MF: Well, compared to the stock market commodities are probably relatively inexpensive. But a strong price recovery I don’t see. First of all, a lot of commodity supplies are coming on stream.

Second, a lot of producers will continue to produce as long as they cover variable costs. Three, as I mentioned before, demand from China is not likely to pick up anytime soon.

So the outlook for commodities is maybe not much lower on the downside and maybe you can have a rebound. Oil fell from over $100 down to around $40. Maybe we can have a rebound to $60. I would guess the long term equilibrium price of oil is somewhere between $40 and $60. But you can undershoot, like in 2008, when it went down to $32.

TD: How do you see the precious metals--gold, silver, platinum, palladium fitting into that picture?

MF: Well, precious metals are relatively inexpensive compared to equities. So if you want to invest new money at the present time, I would recommend looking at mining companies and the precious metals. Personally, I don’t think precious metals, gold, silver, platinum, have a lot of downside risk.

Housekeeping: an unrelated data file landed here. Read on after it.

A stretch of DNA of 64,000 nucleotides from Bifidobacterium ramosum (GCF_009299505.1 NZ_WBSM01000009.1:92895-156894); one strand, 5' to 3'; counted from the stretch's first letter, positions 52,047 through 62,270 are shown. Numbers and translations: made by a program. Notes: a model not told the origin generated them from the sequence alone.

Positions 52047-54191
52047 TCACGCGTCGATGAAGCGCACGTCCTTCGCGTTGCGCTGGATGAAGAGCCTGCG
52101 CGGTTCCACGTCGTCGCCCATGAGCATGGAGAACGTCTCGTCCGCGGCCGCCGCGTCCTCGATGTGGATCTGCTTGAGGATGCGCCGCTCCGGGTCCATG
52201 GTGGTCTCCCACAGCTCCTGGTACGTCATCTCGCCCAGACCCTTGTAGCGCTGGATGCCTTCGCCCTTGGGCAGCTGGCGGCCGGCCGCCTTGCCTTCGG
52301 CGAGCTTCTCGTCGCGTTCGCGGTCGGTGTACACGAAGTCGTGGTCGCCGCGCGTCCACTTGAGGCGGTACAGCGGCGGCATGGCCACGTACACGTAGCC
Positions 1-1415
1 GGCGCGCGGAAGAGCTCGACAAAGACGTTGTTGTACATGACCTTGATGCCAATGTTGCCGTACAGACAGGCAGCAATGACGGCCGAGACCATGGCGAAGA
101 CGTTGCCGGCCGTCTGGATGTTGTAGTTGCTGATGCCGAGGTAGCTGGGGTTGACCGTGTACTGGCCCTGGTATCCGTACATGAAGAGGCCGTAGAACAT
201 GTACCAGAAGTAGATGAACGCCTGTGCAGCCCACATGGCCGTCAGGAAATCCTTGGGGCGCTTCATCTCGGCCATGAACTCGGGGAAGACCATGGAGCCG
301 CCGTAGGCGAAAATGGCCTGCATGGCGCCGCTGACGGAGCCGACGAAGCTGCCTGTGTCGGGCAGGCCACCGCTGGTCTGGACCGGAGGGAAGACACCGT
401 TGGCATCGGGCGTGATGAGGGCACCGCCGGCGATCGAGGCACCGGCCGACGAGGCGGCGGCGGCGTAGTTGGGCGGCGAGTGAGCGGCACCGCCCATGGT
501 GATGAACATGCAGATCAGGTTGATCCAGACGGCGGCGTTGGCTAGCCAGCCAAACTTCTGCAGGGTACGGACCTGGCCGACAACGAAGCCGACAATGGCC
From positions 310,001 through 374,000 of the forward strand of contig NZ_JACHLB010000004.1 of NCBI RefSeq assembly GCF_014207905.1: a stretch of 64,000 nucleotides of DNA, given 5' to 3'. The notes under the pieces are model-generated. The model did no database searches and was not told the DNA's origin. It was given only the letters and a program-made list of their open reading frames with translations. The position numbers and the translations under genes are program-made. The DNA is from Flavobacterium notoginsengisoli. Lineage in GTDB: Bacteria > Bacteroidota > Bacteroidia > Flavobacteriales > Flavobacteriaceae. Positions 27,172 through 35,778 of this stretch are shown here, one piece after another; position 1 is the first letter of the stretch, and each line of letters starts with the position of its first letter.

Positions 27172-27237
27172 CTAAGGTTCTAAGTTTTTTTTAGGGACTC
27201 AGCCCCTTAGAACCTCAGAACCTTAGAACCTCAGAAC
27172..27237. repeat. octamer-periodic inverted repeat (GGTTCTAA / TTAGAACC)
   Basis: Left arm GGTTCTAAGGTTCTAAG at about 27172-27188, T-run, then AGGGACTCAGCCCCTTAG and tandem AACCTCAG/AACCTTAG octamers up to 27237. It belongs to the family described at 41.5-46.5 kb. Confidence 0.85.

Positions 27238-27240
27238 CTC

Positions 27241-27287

But other people will disagree with me and say well, “the metals are useless, they will go lower.” That I doubt because of what I just said. With central banks coordinating policies and printing more and more money, I think some people will gradually say, “Well, if we get negative interest rates on deposits, then why not hold some gold?”

If on a ten-year Japanese bond I get only 0.29%, I would rather own gold. You understand?

So I think in the absence of anything more compelling, with grossly-inflated assets markets, gold, silver, and platinum are relatively attractive. And statistically—gold mining shares compared to the rest of the stock market are incredibly inexpensive.

TD: Marc, what would you advise to the individual—what can they do to shield themselves?

MF: Well, my view is that we had a fabulous time for asset holders, from 1981 to recently. Stocks went up. Interest rates went down. In other words, that lifted bond prices.

If you invested continuously with the cash flow every year since 1981 in 30-year bonds, you’ve actually outperformed equities. But you have to roll it over and you have to reinvest the interest.

If you invested in homes in 1980, even after the recent decline, you’ve still made a lot of money. In particular, if you invested in high quality homes, in say Newport Beach, Vancouver, Whistler Mountain, Sun Valley, Aspen, the Hamptons, New York City, Madison, Fifth Avenue and so forth, those have gone ballistic.

If you bought a Roscoe or Picasso painting in 1980, by now it’s up maybe 20x. So lots of things have gone up a lot in price, and that was the ideal time for asset holders. But from here on I expect asset returns to be very muted.

Now you can come to me and say, “Yes, but if you invested in Facebook, you would have made a lot of money.” Yes. But I can then turn around and say that Facebook investors, they probably also owned GoPro. They owned Yelp and Twitter, all stocks that have tumbled. You understand?